(CNSNews.com) – Fresh from his visit to four leftist allies in Latin America, Iranian President Mahmoud Ahmadinejad said this week that Iran and the countries he visited are part of the same front campaigning against “global hegemony, injustice, and unilateralism.”
“Iran is expanding ties with Latin American states as part of its macro-policy of promoting ties and cooperation with independent countries in the international scene in efforts to counter the extremist approaches of the hegemonic powers,” he told a cabinet meeting.
Ahmadinejad returned home Sunday after a five-day visit to Cuba, Venezuela, Nicaragua and Ecuador, focused on enhancing business ties and on parading political support in a region Iranian media repeatedly noted is viewed as the “backyard” of the United States.
“Leaders in all the four Latin American countries have in recent years built up diplomatic and trade ties with Iran, while their relations with the U.S. have been greatly reduced amid popular demands for an end to dependence on Washington,” Iran’s state-funded Press TV commented.
Ahmadinejad has made half a dozen visits to Latin America since first elected in 2005.
Ahead of the latest trip, the Obama administration suggested it was a sign of desperation on the part of Iran.
“As the regime feels increasing pressure, it is desperate for friends and flailing around in interesting places to find new friends,” State Department spokeswoman Victoria Nuland said on Jan. 6.
She urged all countries, including those on Ahmadinejad’s itinerary, to put pressure on Iran over its nuclear programs – activities that Tehran insists are for peaceful purposes only, but which Western countries and others believe are a cover for developing a nuclear weapons capability.
“We are making absolutely clear to countries around the world that now is not the time to be deepening ties, not security ties, not economic ties, with Iran,” she said.
As the tour began three days later, Nuland said the U.S. was “calling on all of these countries to do what they can to impress upon the Iranian regime that the course that it’s on in its nuclear dialogue with the international community is the wrong one, and frankly, we think it’s in the interest of all countries, including the countries that he’s visiting in Latin America, that Iran prove the peaceful intent of its nuclear program to the world.”
Despite those appeals, Ahmadinejad found predictable levels of support in each of the four countries he visited.
In Caracas, Ahmadinejad lauded Venezuelan President Hugo Chavez’ “brave” stance on Iran’s nuclear efforts and the two in a joint statement condemned Israel and “global imperialism.” The two also signed agreements expanding cooperation in industry, science and nano-technology.
In Havana, Ahmadinejad issued a joint statement with President Raul Castro pointedly stressing the “right of all nations to the peaceful use of nuclear energy.”
In Managua he attended the inauguration of President Daniel Ortega – re-elected last November in a process which international observers reported was marked by significant irregularities – and won from Ortega a declaration that it is Israel, not Iran, that must dismantle its nuclear program.
In Quito, Ecuadoran President Rafael Correa criticized a recent International Atomic Energy Agency (IAEA) report which, for the first time, publicly charged Iran with developing technologies used to develop nuclear weapons.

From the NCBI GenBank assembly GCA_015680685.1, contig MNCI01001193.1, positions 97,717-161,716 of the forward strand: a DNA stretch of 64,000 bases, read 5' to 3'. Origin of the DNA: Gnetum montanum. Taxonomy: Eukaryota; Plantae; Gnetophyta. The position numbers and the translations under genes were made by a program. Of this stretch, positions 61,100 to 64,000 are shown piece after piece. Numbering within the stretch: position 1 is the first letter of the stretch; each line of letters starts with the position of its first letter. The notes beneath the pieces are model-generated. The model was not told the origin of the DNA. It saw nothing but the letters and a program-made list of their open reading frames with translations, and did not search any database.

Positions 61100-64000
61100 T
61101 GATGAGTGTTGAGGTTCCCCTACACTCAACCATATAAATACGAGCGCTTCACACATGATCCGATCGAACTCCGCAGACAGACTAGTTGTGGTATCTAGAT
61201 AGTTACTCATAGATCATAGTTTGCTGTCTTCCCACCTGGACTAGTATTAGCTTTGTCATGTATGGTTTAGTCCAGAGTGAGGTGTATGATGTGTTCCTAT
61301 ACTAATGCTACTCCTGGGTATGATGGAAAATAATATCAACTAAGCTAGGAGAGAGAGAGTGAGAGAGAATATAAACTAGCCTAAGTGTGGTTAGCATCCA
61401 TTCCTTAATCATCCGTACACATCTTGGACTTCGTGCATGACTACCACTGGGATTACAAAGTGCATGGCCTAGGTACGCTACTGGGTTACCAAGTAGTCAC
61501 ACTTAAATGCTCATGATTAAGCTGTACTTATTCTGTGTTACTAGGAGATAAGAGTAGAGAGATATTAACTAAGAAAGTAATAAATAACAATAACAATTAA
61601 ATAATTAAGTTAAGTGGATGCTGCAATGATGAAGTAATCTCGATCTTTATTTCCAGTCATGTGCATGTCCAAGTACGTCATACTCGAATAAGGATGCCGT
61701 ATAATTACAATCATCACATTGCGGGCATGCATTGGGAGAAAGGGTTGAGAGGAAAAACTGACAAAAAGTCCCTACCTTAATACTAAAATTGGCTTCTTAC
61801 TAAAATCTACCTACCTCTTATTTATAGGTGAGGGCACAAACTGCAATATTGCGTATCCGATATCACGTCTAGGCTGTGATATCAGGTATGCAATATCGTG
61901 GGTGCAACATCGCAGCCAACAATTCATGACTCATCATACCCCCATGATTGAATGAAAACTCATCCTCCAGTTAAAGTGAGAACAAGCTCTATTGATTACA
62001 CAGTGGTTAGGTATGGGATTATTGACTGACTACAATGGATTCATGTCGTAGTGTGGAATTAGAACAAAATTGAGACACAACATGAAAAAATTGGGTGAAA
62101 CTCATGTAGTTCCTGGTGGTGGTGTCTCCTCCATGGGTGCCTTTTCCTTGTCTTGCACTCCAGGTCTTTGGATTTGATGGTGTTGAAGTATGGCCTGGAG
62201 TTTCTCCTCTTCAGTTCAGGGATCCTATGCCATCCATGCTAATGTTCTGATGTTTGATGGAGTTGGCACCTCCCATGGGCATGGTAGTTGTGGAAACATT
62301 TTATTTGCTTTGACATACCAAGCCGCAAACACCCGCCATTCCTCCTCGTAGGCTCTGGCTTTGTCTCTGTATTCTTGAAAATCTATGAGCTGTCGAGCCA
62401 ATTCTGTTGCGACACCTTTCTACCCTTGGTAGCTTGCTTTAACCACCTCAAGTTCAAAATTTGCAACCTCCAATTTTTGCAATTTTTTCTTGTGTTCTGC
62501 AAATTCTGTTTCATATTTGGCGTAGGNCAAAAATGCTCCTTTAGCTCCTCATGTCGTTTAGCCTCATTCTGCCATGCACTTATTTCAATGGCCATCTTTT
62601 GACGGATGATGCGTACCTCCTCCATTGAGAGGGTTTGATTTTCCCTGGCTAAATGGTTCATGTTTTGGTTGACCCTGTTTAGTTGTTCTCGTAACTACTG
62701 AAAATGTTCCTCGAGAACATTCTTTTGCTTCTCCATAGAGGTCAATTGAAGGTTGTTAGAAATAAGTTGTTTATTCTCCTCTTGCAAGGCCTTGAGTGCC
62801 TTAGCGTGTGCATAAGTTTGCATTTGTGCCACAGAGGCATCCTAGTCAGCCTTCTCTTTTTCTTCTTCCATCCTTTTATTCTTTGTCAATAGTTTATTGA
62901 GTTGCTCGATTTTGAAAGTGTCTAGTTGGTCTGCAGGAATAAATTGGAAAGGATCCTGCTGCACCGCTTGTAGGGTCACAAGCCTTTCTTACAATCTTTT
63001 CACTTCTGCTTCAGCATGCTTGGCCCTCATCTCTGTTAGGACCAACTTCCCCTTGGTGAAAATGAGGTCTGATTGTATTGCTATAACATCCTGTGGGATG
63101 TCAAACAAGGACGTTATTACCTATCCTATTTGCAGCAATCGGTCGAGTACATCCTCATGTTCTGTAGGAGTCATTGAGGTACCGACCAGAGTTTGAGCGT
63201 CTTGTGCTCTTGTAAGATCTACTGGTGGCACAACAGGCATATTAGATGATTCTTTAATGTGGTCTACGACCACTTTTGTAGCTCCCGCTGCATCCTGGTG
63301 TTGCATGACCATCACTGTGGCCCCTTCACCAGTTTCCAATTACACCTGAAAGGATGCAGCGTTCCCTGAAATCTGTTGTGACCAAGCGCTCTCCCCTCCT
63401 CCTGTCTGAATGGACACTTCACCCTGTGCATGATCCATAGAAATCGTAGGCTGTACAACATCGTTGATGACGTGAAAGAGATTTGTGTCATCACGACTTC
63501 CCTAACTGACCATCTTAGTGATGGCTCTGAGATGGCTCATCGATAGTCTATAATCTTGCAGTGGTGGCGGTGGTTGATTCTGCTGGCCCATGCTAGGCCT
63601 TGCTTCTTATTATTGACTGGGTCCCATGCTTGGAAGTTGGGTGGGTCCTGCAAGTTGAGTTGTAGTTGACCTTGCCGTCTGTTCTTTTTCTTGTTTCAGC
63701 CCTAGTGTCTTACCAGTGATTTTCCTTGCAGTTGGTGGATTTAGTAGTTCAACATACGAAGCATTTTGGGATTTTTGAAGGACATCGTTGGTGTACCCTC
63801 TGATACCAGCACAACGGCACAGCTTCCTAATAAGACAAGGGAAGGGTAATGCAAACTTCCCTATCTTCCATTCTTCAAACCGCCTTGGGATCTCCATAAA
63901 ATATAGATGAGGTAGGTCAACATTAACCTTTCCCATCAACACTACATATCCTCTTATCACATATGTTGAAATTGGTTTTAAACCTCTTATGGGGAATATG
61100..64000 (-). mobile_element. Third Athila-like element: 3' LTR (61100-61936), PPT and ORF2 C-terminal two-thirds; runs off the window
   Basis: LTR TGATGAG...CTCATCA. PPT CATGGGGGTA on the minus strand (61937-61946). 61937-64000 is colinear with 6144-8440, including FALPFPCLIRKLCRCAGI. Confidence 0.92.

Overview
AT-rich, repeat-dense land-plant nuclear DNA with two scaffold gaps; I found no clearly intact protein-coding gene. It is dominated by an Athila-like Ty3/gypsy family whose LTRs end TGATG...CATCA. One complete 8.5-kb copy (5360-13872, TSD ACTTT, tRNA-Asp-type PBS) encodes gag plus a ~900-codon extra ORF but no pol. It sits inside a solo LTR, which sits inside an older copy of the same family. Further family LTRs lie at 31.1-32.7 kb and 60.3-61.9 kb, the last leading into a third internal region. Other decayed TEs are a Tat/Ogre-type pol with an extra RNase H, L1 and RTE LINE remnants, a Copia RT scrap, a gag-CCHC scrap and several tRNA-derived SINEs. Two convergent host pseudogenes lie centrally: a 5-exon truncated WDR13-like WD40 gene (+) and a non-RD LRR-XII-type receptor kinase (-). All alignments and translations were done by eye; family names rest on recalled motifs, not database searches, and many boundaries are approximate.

“Iran can count on the total support of Ecuador so that the truth is known and not just the propaganda of countries which show a shameful double standard,” Correa said after his five hours of talks with the Iranian leader.
After the IAEA report’s release, Ecuador and Cuba alone voted against a resolution expressing “deep and increasing concern” about Iran’s nuclear program and urging Tehran to clear up outstanding questions about its nuclear capabilities. The 35-member IAEA board of governors adopted the measure by 32 votes to two on Nov. 18; Indonesia abstained.
‘Tour of tyrants’
Speaking during a joint press conference with Correa, Ahmadinejad said that Latin America was “no longer a backyard of the United States,” and suggested that “hegemonic powers” learn the lessons of history and not add to their already long list of mistakes.
Rep. Ileana Ros-Lehtinen (R-Fla.), chairman of the House Foreign Affairs Committee, described the Iranian leader’s trip as a “tour of tyrants.”
“As responsible nations toughen sanctions on Iran and the regime becomes increasingly isolated, it makes sense that Mahmoud Ahmadinejad would seek a helping hand from fellow dictators and human rights abusers,” she said in an earlier statement.
“Ahmadinejad’s desire to strengthen ties with anti-American dictators and expand Iranian influence in the Western Hemisphere directly threatens U.S. security interests, and continues a trend also followed by previous Iranian leaders,” she said. “Unfortunately, they have already made significant progress in making inroads.”
During the stop in Ecuador, Ros-Lehtinen voiced concern that Iran’s deepening alliance with Correa “facilitates Tehran’s ability to access Ecuador’s uranium deposits.”
“The United States must look closely at this unabashed cooperation and address Correa’s potential role in assisting Iran’s nuclear ambition,” she said.
Ros-Lehtinen also issued separate statements during Ahmadinejad’s visits to Cuba and Nicaragua, focusing on the need to treat Iran and Cuba – “both state-sponsors of terrorism” – as threats to U.S. national security, and saying it was no coincidence that Ahmadinejad and Chavez were among the few heads of state attending Ortega’s inauguration following the “stolen” election: “These brutal dictators stick together.”